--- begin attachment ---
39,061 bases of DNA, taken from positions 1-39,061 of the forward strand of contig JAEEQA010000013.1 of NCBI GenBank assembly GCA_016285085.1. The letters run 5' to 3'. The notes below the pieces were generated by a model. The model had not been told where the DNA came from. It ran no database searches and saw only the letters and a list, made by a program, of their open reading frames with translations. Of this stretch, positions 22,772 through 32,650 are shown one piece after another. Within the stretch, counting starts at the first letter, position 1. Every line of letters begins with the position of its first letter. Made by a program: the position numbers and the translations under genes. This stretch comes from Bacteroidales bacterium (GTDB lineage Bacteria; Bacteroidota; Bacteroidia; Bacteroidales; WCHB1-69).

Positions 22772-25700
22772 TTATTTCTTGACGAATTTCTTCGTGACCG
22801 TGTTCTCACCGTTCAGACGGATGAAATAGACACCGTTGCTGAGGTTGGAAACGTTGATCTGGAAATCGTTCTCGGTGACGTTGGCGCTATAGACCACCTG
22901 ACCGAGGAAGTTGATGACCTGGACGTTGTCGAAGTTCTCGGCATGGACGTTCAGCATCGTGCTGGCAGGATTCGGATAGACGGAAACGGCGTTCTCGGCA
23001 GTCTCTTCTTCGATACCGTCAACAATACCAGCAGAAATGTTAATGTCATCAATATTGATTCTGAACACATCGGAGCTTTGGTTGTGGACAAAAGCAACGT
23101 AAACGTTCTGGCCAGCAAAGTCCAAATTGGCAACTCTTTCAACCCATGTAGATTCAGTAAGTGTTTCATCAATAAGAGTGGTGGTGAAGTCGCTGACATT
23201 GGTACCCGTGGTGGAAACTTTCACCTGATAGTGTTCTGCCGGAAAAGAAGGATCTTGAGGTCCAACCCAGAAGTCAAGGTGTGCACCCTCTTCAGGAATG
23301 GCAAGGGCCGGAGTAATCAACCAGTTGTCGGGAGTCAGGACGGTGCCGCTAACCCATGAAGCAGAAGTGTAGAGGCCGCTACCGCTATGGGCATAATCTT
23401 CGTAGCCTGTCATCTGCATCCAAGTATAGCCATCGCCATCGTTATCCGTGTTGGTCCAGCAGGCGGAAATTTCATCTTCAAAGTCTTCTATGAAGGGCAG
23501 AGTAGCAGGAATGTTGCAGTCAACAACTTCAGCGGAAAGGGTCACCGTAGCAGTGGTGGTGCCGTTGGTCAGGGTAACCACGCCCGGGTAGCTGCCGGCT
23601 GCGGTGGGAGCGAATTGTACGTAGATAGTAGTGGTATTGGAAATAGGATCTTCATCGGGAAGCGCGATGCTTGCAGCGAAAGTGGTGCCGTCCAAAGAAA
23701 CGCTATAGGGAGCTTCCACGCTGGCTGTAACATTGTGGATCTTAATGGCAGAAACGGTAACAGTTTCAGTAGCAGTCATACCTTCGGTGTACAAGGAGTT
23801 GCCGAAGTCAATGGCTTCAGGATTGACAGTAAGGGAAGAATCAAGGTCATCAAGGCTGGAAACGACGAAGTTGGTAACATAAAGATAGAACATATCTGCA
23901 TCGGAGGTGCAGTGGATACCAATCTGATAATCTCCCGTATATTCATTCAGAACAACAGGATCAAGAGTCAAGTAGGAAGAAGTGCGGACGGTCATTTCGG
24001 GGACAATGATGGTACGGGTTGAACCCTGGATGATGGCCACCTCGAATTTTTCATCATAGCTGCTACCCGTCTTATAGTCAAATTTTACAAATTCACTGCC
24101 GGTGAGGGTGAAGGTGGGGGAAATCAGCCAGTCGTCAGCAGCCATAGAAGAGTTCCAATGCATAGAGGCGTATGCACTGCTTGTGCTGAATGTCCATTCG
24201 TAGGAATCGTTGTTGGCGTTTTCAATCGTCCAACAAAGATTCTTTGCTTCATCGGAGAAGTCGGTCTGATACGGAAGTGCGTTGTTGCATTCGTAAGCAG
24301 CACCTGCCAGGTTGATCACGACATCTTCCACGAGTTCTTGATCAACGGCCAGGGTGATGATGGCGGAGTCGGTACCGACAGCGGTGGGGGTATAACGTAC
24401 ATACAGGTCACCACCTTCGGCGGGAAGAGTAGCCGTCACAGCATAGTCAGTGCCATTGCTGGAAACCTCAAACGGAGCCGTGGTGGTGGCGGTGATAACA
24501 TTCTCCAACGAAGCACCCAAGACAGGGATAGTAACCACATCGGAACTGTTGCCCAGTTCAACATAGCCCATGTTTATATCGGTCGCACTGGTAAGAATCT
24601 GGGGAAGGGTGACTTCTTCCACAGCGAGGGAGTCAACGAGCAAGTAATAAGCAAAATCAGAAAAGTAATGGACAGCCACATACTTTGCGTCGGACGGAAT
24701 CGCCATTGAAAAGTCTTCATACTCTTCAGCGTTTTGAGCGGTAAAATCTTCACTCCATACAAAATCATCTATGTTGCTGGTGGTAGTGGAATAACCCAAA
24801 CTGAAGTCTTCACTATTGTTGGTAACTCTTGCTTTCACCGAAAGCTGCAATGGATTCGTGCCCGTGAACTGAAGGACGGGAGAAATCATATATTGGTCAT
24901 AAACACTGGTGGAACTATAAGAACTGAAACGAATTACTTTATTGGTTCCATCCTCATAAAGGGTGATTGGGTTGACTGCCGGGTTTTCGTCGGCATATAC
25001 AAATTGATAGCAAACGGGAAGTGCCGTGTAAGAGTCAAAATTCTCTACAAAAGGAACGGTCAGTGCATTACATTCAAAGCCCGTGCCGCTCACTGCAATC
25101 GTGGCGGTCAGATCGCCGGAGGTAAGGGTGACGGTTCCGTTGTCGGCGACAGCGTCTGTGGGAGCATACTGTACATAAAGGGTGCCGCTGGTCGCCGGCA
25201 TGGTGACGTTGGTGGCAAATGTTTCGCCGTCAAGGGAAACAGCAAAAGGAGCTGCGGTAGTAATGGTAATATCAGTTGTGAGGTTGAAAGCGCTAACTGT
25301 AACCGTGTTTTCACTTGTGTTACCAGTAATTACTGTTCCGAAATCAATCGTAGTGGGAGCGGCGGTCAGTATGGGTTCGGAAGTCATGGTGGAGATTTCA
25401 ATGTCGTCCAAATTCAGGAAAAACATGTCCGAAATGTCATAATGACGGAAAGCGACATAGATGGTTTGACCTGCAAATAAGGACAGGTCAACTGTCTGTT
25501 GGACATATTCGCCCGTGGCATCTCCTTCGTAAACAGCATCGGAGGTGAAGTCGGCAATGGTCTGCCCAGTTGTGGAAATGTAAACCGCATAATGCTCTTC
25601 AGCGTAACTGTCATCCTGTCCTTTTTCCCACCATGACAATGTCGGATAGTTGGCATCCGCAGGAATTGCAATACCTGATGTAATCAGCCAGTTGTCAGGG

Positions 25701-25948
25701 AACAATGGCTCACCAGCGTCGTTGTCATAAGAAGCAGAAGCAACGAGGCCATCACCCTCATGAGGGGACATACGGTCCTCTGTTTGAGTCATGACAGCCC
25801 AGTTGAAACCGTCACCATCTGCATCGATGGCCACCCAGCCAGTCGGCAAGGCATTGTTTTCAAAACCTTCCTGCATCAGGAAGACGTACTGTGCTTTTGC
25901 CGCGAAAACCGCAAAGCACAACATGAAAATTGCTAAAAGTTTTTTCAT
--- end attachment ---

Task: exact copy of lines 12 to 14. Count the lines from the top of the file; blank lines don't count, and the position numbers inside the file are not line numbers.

23601 GCGGTGGGAGCGAATTGTACGTAGATAGTAGTGGTATTGGAAATAGGATCTTCATCGGGAAGCGCGATGCTTGCAGCGAAAGTGGTGCCGTCCAAAGAAA
23701 CGCTATAGGGAGCTTCCACGCTGGCTGTAACATTGTGGATCTTAATGGCAGAAACGGTAACAGTTTCAGTAGCAGTCATACCTTCGGTGTACAAGGAGTT
23801 GCCGAAGTCAATGGCTTCAGGATTGACAGTAAGGGAAGAATCAAGGTCATCAAGGCTGGAAACGACGAAGTTGGTAACATAAAGATAGAACATATCTGCA